detained a U.S.-bound shipment of mimolette, a French
Mimolette, which has been imported into the U.S. for decades, is
beloved and is unusual because its rind contains microscopic cheese
mites. The FDA also recently
held up a shipment of another such French cheese, Salers.
The FDA’s complaints about the cheeses that reached U.S. shores
in these cases? That they contain cheese mites.
If this FDA crackdown on a set of rather obscure, mitey
artisanal cheeses that conform to traditional standards sounds like
a small, targeted regulatory intervention involving cheeses you’ve
never heard of, consider that this agency crackdown is but one
small part of the FDA’s larger, very concerted international and
domestic attack on artisanal cheeses—especially those made with raw
Take a joint U.S.-Canadian government draft report,
Quantitative Assessment of the Risk of Listeriosis from
Soft-Ripened Cheese Consumption in the United States and
Canada, which has cheese buyers and sellers alike
scared about the future of artisanal cheese in North
Both the U.S. and Canadian governments currently require soft
and semi-soft cheeses sold across state (or provincial) borders to
be aged for at least 60 days.
The report acknowledges, though, that “cheeses made from raw
milk that have not been aged for 60 days” are legal in Canada in
the province of Québec. The intrastate sale of raw milk and/or raw
milk cheeses is legal in some sense in more than three-dozen
states, according to this Farm to
Consumer Legal Defense Fund map.
The report doesn't just touch on raw-milk cheeses. Its focus is
laserlike. Indeed, by my count the words “raw” and “unpasteurized”
appear more than 230 times in the 175-page report.
Both supporters and opponents of raw-milk cheeses view the
report as a giant step toward increased restrictions on artisanal
cheeses made with unpasteurized milk.
The International Dairy Foods Association (IDFA), whose members
only “use pasteurized milk in cheese production,” notes
the report will help the FDA in its ongoing “reevaluation of the
current 60-day aging requirements for cheese made from raw
The report is a likely “prelude to increased regulations,” food
law attorney Jason
Foscolo, who represents many artisanal food producers, told me
in a recent email.
But are increased regulations necessary? Critics of the study,
including Foscolo, note the science doesn’t support that
Indeed, much of the science contained in the report appears at
least as soft as the raw-milk cheeses the report claims may be
The American Cheese Society, which represents artisanal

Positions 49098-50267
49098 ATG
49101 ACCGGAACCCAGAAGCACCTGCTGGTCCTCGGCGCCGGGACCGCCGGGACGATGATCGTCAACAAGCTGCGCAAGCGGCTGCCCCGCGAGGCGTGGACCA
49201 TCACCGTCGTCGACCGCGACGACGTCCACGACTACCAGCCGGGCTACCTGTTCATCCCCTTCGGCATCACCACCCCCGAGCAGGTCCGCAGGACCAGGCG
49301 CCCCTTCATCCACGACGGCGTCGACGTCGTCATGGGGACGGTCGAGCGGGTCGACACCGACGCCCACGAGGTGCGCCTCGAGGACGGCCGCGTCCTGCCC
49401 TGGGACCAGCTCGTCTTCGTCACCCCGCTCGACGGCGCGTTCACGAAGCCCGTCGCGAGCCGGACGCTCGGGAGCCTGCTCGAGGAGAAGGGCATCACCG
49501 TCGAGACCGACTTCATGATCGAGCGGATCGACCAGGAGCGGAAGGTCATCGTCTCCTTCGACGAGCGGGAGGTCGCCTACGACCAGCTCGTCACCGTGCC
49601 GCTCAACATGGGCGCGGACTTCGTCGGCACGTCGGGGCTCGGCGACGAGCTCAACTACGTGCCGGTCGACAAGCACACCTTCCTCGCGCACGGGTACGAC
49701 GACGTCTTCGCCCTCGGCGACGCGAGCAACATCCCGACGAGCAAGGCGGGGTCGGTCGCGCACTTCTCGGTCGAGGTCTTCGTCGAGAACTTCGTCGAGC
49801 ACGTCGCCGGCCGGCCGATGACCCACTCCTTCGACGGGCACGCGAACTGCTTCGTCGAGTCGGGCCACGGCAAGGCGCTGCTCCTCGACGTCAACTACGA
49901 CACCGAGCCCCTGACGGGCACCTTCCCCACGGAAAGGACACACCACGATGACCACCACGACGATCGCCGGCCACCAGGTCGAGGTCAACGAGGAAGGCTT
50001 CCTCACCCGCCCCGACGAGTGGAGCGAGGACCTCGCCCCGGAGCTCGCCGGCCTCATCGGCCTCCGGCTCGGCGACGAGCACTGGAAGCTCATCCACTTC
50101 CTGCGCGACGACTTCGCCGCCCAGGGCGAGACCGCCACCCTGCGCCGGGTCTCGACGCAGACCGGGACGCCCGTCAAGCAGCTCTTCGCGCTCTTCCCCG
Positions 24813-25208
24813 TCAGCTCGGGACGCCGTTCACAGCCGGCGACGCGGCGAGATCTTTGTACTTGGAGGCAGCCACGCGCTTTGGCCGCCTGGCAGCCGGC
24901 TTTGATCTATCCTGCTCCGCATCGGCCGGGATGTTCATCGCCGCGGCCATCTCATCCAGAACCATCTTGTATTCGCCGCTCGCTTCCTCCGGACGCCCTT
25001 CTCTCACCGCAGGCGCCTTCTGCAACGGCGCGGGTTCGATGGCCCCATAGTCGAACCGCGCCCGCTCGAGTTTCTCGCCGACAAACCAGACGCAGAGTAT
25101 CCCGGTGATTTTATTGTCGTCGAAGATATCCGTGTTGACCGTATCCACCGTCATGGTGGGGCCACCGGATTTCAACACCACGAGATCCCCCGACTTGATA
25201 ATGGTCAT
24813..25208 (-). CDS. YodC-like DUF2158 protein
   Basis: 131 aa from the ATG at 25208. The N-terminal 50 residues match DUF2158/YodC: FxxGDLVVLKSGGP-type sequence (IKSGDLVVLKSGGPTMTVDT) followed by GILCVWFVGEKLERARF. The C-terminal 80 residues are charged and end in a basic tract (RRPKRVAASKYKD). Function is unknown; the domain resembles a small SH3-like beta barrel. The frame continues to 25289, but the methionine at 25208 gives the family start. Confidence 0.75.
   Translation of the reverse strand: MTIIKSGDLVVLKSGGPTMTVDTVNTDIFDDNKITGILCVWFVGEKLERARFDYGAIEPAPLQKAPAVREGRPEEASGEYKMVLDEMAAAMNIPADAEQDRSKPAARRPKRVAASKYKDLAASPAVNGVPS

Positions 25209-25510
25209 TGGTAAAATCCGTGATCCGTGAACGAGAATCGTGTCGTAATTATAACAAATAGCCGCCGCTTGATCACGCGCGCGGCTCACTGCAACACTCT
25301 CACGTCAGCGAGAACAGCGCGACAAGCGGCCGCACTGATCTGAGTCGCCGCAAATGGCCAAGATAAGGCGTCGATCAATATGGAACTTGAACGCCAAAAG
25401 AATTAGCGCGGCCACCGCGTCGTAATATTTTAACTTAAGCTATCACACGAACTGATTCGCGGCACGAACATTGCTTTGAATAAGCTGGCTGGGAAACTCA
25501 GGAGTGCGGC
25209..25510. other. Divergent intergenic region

producers, claims in
comments it filed with the FDA that the draft report contains
several “inaccurate and misleading” statements that could spur
"increased regulatory efforts beyond those justified by empirical
Jill Erber, who owns Cheesetique, with two locations in
Northern Virginia, echoes the ACS comments.
Erber, who Reason magazine's Katherine Mangu-Ward
interviewed for a 2009 column
on the harm that punitive American cheese tariffs do to U.S.
businesses and consumers, read the draft report and notes several
shortcomings with the data.
Using that data, she calculated in an email to me that the
chances of a person in a high-risk group (e.g., a pregnant woman)
being sickened by pasteurized cheese are the same as the
likelihood of someone from the general population being sickened by
unpasteurized cheese—in both cases a scant 1 in 55 million.
Erber notes that means "1/6 of the entire country could eat
camembert at the same time and ONE person would get really
Those microscopic odds are also reflected in real-world
Erber points out the report notes just “725 reported illnesses
in the entire
world over a 25
year period,” a startlingly small number given worldwide
Even the IDFA admits soft and semi-soft cheeses like
Camembert—whether from pasteurized milk or not—pose little to no
“The last outbreak in the United States was in 2006,” notes the
The draft report itself acknowledges a few of its many
limitations. For example, it observes that like “all risk
assessments, [its] results rely on inferences from limited data and
It also indicates another key shortcoming—that experts have
little idea where and when contamination happens due to “a lack of
information about the non-milk contamination sources.”
For the FDA, though, these extrapolations, information gaps, and
a few rare exceptions may be just the excuse the agency needs to
craft a harmful new set of rules.
“[R]egulators suggest they want to see raw milk cheeses like
camembert and brie either subject to unprecedented testing,
processing similar to pasteurization, or else banned completely,”
writes journalist David Gumpert, author of the book
The Raw Milk Revolution, in a recent Food Safety
The one potential bright spot both Erber and Gumpert note in the
report is the indication that aging cheeses may simply allow
Listeria more time to grow in those cheeses.
"[O]ne reassuring finding is that aging raw milk cheese for 60
days has no apparent effect on the presence of Listeria—and may do
more harm than good," writes Erber. "My only hope is that this
information will be used to support eliminating this
If not more regulations, then what?
“We believe that the best way to prevent food-borne illness in
cheese is to obtain our cheeses made by farmers and cheesemakers
who work closely with the herd from which they are getting milk,
and regularly test the milk for signs of food-borne illness,” says
Carolyn Stromberg, owner of Washington, DC’s Righteous Cheese, in an email
public comment period for the draft report ends this Monday,
April 29. You can weigh in directly on the issue